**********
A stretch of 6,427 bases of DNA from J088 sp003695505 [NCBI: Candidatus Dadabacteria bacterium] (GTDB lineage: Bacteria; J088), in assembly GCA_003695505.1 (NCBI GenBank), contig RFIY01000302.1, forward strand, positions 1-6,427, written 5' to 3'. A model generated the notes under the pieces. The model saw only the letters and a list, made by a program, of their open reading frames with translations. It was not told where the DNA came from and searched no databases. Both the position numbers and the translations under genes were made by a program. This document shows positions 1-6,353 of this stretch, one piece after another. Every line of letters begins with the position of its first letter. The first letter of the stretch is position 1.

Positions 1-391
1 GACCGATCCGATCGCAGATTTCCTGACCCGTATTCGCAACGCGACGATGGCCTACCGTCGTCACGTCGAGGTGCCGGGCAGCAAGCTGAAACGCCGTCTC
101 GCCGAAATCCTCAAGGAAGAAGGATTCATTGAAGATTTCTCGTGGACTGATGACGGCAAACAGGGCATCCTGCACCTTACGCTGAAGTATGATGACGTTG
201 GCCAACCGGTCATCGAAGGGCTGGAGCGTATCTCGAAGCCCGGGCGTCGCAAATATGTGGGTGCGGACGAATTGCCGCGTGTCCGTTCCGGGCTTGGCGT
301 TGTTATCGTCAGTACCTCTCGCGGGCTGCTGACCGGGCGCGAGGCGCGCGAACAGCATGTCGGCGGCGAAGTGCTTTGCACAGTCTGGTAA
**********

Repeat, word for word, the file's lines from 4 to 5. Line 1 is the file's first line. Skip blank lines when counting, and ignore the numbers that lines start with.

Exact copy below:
101 GCCGAAATCCTCAAGGAAGAAGGATTCATTGAAGATTTCTCGTGGACTGATGACGGCAAACAGGGCATCCTGCACCTTACGCTGAAGTATGATGACGTTG
201 GCCAACCGGTCATCGAAGGGCTGGAGCGTATCTCGAAGCCCGGGCGTCGCAAATATGTGGGTGCGGACGAATTGCCGCGTGTCCGTTCCGGGCTTGGCGT